Relive Firefly's 1st successful rocket launch with highlight reel (video)

Flames, whipping umbilical lines and dramatic stage separations mark a new highlight video of Firefly Aerospace's first launch to orbit.

Firefly's Alpha rocket made its dramatic space debut Oct. 1, reaching orbit for the first time and also deploying a clutch of small satellites there. (Each satellite was only the size of a loaf of bread.)

The video (opens in new tab) from Firefly's YouTube channel shows Alpha blasting off dramatically into the darkness from California's Vandenberg Space Force Base, with closeup views of its engines and fuel-line connections.

Firefly is advertising the power of the 95-foot-tall (29 meters) Alpha as it ramps up its customer recruitment. The rocket's next mission, Alpha Flight 3, is being integrated to carry a set of small satellites, as part of a NASA contract called Venture Class Launch Services Demonstration 2 (opens in new tab).

Video: Watch Firefly Aerospace test-fire its Alpha rocket 

Firefly Aerospace's Alpha rocket launches from Vandenberg Space Force Base on Oct. 1, 2022. (Image credit: Everyday Astronaut/Firefly Aerospace)

Firefly will also launch  for the U.S. Space Force, signing a nearly $18 million deal (opens in new tab) Monday (Oct. 3) to loft a space domain awareness payload called Victus Nox. (This appears to translate from Latin along the lines of "conquer the night," although its exact meaning has not been disclosed by the Space Force's Space Domain Awareness program.)

Firefly's Oct. 1 mission was a demonstration flight called "Alpha Flight 2: To The Black." The name was a reference to it being the second orbital launch for Alpha, following an attempt from Vandenberg in September 2021. That first mission was lost after one of the rocket's first-stage Reaver engines shut down prematurely.

Outside observers have noticed a possible issue with "To The Black" as well. Alpha's upper stage apparently underperformed on Oct. 1, deploying the satellites lower than the desired 190-mile-high (300 kilometers) orbit, the space data publisher Seradata tweeted on Oct. 5 (opens in new tab).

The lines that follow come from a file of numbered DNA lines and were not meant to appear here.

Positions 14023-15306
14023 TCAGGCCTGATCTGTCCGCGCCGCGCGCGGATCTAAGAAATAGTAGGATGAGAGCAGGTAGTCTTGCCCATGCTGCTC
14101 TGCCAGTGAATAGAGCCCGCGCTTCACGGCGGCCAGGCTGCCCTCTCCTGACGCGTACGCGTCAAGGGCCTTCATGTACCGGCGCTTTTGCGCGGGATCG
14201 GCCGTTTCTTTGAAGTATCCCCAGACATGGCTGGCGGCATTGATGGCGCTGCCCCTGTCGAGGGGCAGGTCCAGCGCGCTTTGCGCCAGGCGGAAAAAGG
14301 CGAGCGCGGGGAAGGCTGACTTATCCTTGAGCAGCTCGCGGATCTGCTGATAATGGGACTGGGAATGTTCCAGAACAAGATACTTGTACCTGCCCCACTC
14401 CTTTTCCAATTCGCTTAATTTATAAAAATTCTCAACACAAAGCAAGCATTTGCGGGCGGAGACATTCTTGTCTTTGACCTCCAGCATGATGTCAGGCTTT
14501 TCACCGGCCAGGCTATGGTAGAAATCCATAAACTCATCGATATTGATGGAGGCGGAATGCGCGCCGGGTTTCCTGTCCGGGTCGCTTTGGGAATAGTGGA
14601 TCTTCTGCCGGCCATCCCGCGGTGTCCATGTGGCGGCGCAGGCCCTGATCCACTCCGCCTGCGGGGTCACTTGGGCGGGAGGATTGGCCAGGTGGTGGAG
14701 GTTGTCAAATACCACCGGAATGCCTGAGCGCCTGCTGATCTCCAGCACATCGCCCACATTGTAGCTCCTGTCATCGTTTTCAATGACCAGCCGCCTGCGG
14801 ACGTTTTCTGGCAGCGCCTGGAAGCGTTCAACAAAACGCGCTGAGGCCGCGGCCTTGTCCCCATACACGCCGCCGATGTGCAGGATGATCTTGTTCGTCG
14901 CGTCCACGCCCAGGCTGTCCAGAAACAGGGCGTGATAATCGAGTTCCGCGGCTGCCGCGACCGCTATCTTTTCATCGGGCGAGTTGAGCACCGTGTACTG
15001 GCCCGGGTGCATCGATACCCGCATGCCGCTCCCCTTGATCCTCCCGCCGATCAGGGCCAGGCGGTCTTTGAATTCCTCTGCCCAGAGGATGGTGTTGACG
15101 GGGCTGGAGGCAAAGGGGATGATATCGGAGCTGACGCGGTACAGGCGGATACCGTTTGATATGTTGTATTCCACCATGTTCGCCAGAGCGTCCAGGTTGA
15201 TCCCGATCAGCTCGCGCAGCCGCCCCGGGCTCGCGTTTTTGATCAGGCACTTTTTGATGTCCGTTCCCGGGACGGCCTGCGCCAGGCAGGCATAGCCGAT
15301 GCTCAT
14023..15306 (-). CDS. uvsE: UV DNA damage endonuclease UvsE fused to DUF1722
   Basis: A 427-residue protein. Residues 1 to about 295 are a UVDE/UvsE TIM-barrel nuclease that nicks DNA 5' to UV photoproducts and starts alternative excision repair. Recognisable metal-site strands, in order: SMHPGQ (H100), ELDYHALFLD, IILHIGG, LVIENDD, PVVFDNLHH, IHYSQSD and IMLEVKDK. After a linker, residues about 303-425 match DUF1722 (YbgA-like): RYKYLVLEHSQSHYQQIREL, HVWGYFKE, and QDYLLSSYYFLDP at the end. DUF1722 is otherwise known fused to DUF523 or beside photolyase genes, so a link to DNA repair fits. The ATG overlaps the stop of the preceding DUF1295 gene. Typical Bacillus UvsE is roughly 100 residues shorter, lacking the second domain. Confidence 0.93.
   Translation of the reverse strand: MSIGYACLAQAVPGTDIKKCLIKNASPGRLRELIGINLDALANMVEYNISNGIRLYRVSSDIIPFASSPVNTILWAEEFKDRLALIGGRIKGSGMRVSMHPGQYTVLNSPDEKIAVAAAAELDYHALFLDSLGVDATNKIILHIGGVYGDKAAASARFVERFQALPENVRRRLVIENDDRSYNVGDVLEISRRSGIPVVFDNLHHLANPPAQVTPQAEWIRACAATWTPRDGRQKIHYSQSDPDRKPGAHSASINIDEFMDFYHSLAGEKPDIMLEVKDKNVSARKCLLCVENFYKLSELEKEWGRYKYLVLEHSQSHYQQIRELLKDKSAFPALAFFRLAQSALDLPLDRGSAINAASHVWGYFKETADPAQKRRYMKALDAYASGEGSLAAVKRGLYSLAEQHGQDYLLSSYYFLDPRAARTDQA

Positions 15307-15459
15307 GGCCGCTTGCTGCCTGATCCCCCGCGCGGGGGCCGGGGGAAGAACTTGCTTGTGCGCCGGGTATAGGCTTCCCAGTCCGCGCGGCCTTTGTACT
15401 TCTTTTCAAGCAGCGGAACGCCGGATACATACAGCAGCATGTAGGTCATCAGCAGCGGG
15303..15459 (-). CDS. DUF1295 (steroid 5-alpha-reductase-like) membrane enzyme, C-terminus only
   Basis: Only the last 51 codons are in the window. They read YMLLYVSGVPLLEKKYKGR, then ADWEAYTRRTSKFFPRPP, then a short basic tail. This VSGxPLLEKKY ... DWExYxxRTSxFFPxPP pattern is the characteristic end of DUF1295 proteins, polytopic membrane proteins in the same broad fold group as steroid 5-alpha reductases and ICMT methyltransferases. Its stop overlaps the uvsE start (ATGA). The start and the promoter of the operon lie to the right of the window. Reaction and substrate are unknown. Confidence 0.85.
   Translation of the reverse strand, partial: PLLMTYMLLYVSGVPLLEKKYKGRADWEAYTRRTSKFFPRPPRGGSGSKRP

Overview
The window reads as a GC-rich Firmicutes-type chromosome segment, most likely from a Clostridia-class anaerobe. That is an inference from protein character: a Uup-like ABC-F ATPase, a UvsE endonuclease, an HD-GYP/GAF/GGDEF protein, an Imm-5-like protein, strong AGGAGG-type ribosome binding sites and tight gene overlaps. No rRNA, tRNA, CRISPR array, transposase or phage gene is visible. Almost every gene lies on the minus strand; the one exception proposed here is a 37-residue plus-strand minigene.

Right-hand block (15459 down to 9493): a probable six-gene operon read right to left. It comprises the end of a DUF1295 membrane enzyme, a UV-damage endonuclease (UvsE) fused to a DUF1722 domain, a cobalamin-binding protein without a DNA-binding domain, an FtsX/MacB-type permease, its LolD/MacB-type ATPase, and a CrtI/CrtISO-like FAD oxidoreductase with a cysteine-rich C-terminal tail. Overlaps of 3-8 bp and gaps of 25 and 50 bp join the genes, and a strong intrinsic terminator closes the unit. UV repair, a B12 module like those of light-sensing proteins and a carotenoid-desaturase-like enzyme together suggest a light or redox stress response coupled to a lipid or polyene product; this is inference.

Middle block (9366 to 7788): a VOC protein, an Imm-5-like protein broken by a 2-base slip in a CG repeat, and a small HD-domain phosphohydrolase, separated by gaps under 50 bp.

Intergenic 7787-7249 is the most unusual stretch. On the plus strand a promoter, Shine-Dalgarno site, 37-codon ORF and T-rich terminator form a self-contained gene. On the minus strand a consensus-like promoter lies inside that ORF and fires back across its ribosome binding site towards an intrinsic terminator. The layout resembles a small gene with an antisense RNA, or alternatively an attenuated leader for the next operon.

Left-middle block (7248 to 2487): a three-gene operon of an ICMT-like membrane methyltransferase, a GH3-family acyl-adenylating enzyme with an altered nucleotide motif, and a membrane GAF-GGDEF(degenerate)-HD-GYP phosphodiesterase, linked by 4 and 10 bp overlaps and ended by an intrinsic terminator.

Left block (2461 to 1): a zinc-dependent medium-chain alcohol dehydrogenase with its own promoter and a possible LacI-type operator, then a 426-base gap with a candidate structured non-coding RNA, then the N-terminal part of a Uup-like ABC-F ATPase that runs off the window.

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Elizabeth Howell
Staff Writer, Spaceflight

Elizabeth Howell, Ph.D., is a staff writer in the spaceflight channel since 2022. She was contributing writer for Space.com (opens in new tab) for 10 years before that, since 2012. Elizabeth's reporting includes an exclusive with Office of the Vice-President of the United States, speaking several times with the International Space Station, witnessing five human spaceflight launches on two continents, working inside a spacesuit, and participating in a simulated Mars mission. Her latest book, "Why Am I Taller?", is co-written with astronaut Dave Williams. Elizabeth holds a Ph.D. and M.Sc. in Space Studies from the University of North Dakota, a Bachelor of Journalism from Canada's Carleton University and (soon) a Bachelor of History from Athabasca University. Elizabeth is also a post-secondary instructor in communications and science since 2015. Elizabeth first got interested in space after watching the movie Apollo 13 in 1996, and still wants to be an astronaut someday. Mastodon: https://qoto.org/@howellspace